Just a stat on this and I think it is kind of staggering, Disney has probably done this better than most. If you look at the total dollar volume of license imprints that are just Walt Disney, it is more than $40B annually. That is more than double any body else. It is a crazy number. Now that is not what Disney makes, that’s just what they’re responsible for but consumer products, which is about a $4B a year business has the highest margins at Disney. Why is that? Because all they are doing is writing contracts. “We would like to use Spider-Man on our t-shirts” “Great, here’s the contract. Start sending us checks.” How would you like that job? Your job is to cash checks that come from people who license your images. I want that job.
Heidi: Well the top ten licensed products have always been…Disney is number one and then it varies but I mean Marvel has shot up I think they are number 3 now. United Media which does a lot of comic strip merchandising is always on there, Warner Brothers of coarse, and I think there are some clothing licensing brands that are on there but you talk about “geek dominance” and in the licensing world it has become bigger and bigger and more dominant.
Rob: Yeah and when you bridge that gap in the convention. I mean one of the other things is as these cons become mainstream events and people bring their families here and stuff like that. I remember when I was walking down the street and I saw a Green Lantern logo on a t-shirt about 2005 or something like that and I thought “wow that is pretty deeply fannish to just be walking the streets here” and now it is easier to not see them than to see them. There is so much of that stuff so all of this licensing revenue that is driving through this that these cons serve as a focal point where everybody comes and flies their colors and mainstreams this stuff into broader consumer culture. And when we talk about future geek one of the questions is can it get any bigger or has it saturated and…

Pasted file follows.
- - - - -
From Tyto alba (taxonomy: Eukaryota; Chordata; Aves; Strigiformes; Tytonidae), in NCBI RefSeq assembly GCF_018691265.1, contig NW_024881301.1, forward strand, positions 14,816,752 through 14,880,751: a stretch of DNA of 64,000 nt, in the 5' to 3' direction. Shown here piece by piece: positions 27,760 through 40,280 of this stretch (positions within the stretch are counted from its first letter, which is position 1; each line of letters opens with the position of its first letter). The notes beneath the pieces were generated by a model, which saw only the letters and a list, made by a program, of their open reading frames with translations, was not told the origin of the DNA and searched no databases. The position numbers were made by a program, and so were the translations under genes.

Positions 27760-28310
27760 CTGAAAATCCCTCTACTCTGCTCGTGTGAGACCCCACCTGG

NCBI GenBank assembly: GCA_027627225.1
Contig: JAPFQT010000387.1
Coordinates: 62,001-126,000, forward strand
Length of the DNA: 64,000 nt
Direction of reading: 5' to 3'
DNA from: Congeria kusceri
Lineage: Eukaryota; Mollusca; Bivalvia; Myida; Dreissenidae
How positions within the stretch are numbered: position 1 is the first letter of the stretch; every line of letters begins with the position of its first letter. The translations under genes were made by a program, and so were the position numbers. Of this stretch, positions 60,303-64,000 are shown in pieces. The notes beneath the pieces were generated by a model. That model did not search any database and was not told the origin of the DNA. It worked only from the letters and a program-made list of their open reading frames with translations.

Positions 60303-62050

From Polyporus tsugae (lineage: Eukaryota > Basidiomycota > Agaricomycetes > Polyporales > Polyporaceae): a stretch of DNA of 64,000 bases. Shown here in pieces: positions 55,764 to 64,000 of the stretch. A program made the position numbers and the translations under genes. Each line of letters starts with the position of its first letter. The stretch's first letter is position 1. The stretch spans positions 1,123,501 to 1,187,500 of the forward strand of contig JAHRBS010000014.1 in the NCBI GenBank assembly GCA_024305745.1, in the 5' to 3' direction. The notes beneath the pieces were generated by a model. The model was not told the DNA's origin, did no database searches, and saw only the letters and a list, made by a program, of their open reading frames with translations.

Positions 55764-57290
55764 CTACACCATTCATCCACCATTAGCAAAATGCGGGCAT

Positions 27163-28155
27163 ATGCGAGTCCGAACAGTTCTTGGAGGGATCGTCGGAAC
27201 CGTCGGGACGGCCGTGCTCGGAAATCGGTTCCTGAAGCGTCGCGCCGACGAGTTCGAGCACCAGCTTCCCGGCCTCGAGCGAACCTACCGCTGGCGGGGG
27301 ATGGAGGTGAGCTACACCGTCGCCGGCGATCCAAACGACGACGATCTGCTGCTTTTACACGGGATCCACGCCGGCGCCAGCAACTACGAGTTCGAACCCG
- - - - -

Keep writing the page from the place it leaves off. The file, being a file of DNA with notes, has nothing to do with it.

Tim: Will the bubble burst?
Rob: And is it still special? And my last thing is if any body in here is an event organizer these cons are big business. So we gave people the option of how they liked their cons “The bigger the better,” “Goods cons are lots of fun but can also be stressful” and there was more to that question, “I wish they were better organized.” The majority agrees on that. And there is a growing number that says “big cons are too busy I’m sticking to smaller events” or “I’m done with cons, the thrill is gone.” So that slice of the pie is small but they need to watch it. This slice of the pie, the green slice, it says “their stressful, they need to be better organized,” this is where the war is going to be won and lost on this stuff. And that number gets higher the more frequently…so the people who go to four to five cons a year are more likely to agree with that and the people who spend more on cons are more likely to agree on that so if you want to please your best customers, tighten up on that stuff because Heidi and I have been discussing some cons disaster stories in the last couple of months.
Tim: In the last couple of years, too.
Heidi: Yeah and I mean, and as I was literally coming into this panel I ran into a convention organizer form France and he had told me about his show when I was there and, it is very well established, and he’s like “oh we had to move our dates because someone else moved in on us” and so he said the competition in France is now so steep. Because we are seeing this numbers, everyone is jumping in on this space and they think “oh it’s easy to run a con” and it turns out it is not that easy. I mean the majority here does have this sense of “my fun comes with a stress factor” thought here.